This hasn’t been a great week for the Merchant Customer Exchange (MCX), a consortium of companies led by Walmart that hope to compete with Apple Pay with its own mobile payment system called CurrentC.
After admitting that members can leave the organization without facing a penalty, MCX has been forced to admit to its first data breach.
MCX has alerted CurrentC beta testers of unauthorized access to their email addresses, by stating:
Thank you for your interest in CurrentC. You are receiving this message because you are either a participant in our pilot program or requested information about CurrentC. Within the last 36 hours, we learned that unauthorized third parties obtained the e-mail addresses of some of you. Based on investigations conducted by MCX security personnel, only these e-mail addresses were involved and no other information.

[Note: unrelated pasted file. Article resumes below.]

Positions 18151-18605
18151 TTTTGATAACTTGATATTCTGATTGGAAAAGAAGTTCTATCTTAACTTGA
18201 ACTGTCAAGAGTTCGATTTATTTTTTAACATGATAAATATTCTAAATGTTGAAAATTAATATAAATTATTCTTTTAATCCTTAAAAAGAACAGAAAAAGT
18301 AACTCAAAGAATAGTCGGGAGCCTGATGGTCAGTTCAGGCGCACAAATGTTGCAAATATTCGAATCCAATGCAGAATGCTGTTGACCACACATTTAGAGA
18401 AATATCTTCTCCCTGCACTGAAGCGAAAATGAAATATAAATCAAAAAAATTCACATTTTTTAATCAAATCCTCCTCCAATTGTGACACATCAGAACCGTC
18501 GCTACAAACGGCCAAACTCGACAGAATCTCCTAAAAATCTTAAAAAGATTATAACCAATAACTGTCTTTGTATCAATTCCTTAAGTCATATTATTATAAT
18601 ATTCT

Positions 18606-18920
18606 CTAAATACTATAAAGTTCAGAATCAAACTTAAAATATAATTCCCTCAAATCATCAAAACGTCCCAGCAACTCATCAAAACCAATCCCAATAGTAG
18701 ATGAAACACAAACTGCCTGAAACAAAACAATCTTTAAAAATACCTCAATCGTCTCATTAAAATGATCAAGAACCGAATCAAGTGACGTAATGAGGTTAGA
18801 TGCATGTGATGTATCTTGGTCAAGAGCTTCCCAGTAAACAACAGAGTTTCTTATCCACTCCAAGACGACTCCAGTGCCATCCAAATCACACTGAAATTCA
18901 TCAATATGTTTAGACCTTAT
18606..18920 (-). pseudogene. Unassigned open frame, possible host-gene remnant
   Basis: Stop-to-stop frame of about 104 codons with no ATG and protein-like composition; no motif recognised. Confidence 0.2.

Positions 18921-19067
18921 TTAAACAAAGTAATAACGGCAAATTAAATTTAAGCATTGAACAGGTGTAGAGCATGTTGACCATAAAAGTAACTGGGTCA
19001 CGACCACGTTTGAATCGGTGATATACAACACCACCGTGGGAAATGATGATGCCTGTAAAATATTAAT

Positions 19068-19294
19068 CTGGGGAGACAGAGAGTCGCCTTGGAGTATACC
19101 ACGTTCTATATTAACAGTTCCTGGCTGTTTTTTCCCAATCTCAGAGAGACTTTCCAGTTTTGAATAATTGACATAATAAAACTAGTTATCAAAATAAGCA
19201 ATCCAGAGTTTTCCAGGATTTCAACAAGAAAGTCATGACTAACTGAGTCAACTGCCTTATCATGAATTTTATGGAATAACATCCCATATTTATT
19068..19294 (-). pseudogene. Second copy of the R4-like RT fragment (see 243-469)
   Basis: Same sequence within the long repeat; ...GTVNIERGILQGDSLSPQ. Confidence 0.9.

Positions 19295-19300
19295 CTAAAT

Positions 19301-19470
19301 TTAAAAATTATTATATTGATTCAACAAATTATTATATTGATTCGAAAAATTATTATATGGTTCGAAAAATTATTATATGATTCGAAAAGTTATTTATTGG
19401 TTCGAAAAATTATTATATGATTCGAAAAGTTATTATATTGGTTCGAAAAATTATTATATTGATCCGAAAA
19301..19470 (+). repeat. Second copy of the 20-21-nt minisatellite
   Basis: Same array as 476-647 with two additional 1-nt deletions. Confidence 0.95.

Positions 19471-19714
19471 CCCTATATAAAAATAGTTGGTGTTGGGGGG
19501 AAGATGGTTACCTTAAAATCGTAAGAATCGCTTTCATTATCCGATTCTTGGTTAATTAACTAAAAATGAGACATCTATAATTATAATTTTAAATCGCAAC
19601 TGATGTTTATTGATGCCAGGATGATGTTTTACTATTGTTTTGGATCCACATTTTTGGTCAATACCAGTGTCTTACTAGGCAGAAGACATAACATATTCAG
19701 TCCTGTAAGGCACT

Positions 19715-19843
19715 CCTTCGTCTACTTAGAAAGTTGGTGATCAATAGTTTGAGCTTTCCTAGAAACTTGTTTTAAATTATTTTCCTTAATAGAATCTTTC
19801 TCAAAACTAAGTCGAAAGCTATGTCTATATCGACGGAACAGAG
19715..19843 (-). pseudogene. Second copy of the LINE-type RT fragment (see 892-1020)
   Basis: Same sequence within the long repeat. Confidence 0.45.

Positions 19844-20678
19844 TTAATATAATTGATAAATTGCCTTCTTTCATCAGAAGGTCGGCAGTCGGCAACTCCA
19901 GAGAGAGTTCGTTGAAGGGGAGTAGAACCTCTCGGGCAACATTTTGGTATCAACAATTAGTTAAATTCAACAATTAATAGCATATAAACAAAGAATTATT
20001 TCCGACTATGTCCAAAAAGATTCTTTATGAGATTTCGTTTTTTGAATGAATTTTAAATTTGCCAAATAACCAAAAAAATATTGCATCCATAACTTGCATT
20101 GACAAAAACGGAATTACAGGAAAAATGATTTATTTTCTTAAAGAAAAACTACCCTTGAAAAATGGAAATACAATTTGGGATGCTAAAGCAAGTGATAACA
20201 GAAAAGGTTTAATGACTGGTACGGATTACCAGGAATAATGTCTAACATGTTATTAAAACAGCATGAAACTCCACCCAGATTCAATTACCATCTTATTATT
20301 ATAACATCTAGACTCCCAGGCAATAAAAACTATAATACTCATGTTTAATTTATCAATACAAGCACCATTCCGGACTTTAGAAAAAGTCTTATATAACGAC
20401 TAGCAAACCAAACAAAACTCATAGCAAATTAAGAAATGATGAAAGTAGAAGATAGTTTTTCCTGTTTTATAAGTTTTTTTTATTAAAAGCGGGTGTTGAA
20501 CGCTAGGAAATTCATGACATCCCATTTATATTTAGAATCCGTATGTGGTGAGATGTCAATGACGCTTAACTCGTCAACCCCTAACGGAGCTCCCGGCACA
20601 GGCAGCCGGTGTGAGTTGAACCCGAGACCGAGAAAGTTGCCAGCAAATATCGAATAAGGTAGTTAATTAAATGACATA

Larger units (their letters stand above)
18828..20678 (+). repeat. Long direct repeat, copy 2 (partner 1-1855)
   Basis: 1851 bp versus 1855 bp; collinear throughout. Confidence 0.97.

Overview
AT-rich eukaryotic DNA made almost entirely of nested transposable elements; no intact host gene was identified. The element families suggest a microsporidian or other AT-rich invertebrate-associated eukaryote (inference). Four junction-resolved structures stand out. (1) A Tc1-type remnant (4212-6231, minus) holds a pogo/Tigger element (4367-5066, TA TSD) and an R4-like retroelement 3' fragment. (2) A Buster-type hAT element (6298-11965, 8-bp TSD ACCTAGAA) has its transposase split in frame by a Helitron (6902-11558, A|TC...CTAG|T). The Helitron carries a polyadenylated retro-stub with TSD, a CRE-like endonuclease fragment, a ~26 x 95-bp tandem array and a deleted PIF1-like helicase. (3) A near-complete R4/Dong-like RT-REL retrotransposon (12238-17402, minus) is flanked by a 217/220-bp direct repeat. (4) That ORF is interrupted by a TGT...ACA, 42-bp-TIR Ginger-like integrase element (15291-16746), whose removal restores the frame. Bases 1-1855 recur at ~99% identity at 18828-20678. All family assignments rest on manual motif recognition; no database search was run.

No further information about the breach has been disclosed.
This is the reason companies such as CVS and Rite Aid have previously announced that they cannot accept customer payments from Apple Pay or Google Wallet, even though they have near field communication (NFC) terminals in stores.
In a note that followed, MCX opened the door for members to exit the organization without facing penalties:
MCX merchants make their own decisions about what solutions they want to bring to their customers; the choice is theirs. When merchants choose to work with MCX, they choose to do so exclusively and we’re proud of the long list of merchants who have partnered with us. Importantly, if a merchant decides to stop working with MCX, there are no fines.
For a full listing of companies that are currently a part of the consortium and contractually cannot support Apple Pay, click here.
See also: Tim Cook talks Apple Watch, Apple Pay and more at The Wall Street Journal’s WSJDLive, Apple wants to push NFC technology beyond Apple Pay, and CVS and Rite Aid are really dumb for rejecting Apple Pay, NFC.